June 10, 2016

Zen Fly Fishing Suzume review -- part 1

I love small stream tenkara. I find it challenging and yet, very rewarding. It has its own set of demanding situations and as such, the gear used can be quite different from classical Japanese, open stream, tenkara. I have yet to find a rod that meets all of the demanding situations that I encounter in my thin blue line creeks. But maybe I have now found a better rod.

I have reviewed one rod from Zen Fly Fishing in that past, and I found it not to my liking. What I didn't know at the time was that rod was not designed as a tenkara rod, even though it is called a tenkara rod. It was designed to be a rod that mimics a 5-6 wt western fly rod without the reel seat or guides. Therefore it is really stiff, heavy, and does not perform like a tenkara rod, especially with a level line. It was made for western fly anglers to "transition" over to tenkara by using something that was more familiar in flex to what they already use.

Well, I just received a Zen tenkara rod that is more to my idea of what a tenkara rod should be. It is the Suzume. This rod is Zen Fly Fishing's answer for small streams and creeks. It is a triple zoom rod, and can be fished in three different lengths, 7'7", 9'3", and 10'8" -- per their website.

The rod I purchased is a classic Chinese or Korean made rod, with all the usually accouterments one would expect from a Chinese rod. That said, the finish is well done, black, and glossy. The segments (except the tip and second segments) have two green-on-gold bands at their tip-ward ends, which act as accents. The rod designation is gold lettering and also well done. The rod comes in a standard green Chinese made rod tube (the kind that started with Tenkara USA and has been perpetuated ever since by other companies). It also has the standard black felt-like material rod sleeve that you can get with so many other rods.

One thing that is different, however, is that a spare tip and second section come with the rod, standard.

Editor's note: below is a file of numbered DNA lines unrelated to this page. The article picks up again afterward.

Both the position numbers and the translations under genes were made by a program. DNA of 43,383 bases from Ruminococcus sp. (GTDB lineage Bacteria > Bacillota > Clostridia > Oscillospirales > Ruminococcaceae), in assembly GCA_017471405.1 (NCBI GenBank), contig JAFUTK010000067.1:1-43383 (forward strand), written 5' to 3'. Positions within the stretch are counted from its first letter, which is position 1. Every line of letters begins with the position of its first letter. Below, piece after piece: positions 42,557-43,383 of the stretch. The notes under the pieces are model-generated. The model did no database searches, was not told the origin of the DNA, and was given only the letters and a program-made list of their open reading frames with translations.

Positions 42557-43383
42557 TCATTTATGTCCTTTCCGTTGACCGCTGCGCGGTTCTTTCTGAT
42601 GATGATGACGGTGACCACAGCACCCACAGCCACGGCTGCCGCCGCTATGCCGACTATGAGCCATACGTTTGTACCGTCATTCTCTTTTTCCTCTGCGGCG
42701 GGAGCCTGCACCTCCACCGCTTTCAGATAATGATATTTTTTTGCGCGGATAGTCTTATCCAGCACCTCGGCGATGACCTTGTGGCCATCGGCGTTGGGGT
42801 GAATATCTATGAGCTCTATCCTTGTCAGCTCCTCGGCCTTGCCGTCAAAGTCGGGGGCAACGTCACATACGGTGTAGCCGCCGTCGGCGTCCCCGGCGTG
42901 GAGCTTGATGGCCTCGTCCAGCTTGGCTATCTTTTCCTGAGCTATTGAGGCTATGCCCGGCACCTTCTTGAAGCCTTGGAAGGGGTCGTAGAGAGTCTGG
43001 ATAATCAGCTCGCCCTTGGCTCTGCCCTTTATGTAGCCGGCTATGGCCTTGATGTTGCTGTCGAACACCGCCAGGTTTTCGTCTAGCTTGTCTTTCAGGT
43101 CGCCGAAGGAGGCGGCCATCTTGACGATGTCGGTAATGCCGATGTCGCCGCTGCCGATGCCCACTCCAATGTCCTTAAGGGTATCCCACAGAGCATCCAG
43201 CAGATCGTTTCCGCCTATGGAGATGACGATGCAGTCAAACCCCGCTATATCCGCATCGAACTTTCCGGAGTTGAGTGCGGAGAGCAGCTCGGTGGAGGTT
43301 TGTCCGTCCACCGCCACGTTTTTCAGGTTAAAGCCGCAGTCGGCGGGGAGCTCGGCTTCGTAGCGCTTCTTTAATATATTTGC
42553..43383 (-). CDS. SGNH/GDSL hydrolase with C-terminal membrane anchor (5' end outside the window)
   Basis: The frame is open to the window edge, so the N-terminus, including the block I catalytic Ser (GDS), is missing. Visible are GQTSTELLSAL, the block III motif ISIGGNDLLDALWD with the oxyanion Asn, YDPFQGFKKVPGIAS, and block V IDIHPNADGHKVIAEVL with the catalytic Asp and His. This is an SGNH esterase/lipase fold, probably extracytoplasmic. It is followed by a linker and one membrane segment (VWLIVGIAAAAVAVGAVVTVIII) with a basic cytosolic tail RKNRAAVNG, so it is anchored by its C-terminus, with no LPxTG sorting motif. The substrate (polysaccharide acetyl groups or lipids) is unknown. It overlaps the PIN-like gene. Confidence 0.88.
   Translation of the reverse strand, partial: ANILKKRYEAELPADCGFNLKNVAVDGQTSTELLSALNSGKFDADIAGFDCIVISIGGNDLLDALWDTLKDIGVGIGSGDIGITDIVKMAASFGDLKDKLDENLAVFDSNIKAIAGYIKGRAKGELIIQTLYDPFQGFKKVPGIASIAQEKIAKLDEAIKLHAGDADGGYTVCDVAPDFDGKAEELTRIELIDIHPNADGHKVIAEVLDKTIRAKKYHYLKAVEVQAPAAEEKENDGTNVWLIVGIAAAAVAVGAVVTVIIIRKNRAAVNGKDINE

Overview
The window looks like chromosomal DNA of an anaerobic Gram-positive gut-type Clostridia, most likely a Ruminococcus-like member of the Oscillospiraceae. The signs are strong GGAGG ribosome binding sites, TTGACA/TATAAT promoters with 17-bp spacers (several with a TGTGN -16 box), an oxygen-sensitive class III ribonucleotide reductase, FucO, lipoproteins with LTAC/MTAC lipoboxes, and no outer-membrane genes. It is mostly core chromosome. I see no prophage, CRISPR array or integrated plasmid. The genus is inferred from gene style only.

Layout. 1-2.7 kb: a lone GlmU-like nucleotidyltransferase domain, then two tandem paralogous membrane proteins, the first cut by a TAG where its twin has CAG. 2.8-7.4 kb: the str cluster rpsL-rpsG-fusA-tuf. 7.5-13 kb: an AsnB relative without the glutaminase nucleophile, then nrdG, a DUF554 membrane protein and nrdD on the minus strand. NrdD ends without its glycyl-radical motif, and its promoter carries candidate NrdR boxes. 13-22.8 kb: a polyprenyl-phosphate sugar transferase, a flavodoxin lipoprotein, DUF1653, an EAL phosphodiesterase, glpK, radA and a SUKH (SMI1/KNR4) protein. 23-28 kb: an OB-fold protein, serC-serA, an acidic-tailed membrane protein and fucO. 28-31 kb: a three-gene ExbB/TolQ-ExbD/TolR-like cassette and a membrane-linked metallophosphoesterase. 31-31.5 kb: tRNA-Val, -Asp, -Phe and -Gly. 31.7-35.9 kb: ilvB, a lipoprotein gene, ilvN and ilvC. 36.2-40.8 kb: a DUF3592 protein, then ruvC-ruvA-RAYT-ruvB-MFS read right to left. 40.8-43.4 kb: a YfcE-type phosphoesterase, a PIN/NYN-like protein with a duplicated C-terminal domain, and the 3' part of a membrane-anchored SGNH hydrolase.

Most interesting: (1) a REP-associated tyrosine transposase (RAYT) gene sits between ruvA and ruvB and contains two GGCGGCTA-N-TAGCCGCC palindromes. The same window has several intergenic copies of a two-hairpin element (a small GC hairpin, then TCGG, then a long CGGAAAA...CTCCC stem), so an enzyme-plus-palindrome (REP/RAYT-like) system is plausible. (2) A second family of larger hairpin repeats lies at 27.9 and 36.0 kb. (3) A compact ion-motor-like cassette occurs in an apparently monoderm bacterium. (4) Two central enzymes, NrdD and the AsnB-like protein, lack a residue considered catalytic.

The handle is a camel shape and is quite thin over all. The cork looks what one would expect in this level of a rod with the standard defects and filler. The handle is 28 cm in length. The winding check is blued metal and fits tightly to the cork.

The zoom mechanism is a combination of a stepped butt post with O-rings and prominent friction tape flared sections on the two segments nearest the handle segment. This combination works well and makes the zoom segments hold nicely without rattling. I did find that one of my segments is hard to get back on the post after it had been fully extended. This was due to one of the O-rings being shredded by the graphite. I hope that Zen will have extra O-rings available, because I doubt my O-ring will last more than a few outings. In the mean time I'll try some silicone O-ring lubricant.

The shredded O-ring is going to be a problem.

The butt cap is blued metal which is knurled and has a coin slot, to aid in removal. There is also the zoom post as previously mentioned. There is no air hole. The tip plug is the standard Chinese tip plug that comes with every rod made in China. I've said it before on other rod reviews but I think this tip plug style is stupid looking, with its faux stone insert, it sort of looks like costume jewelry. But that's just me, I prefer a simple nylon plug; the kind that comes with most Japanese rods.  The tip plug does fit snuggly, for what its worth.

The lilian is thick red material and is attached to the first, or tip segment, with a micro swivel. The lilian on my rod came with a knot tied in it, which I don't really care for. But in this case it's not too much of a problem. I like to be able to disassemble the rod completely to clean it and dry it. The knot prevents this, but the glue joint at the swivel is too thick to allow complete disassembly anyway, so like I said, the knot is not much of a problem.

Here are some measurements from my rod:

Fully collapsed: 53 cm
Extended at the 7'7" configuration: 247 cm (8'1")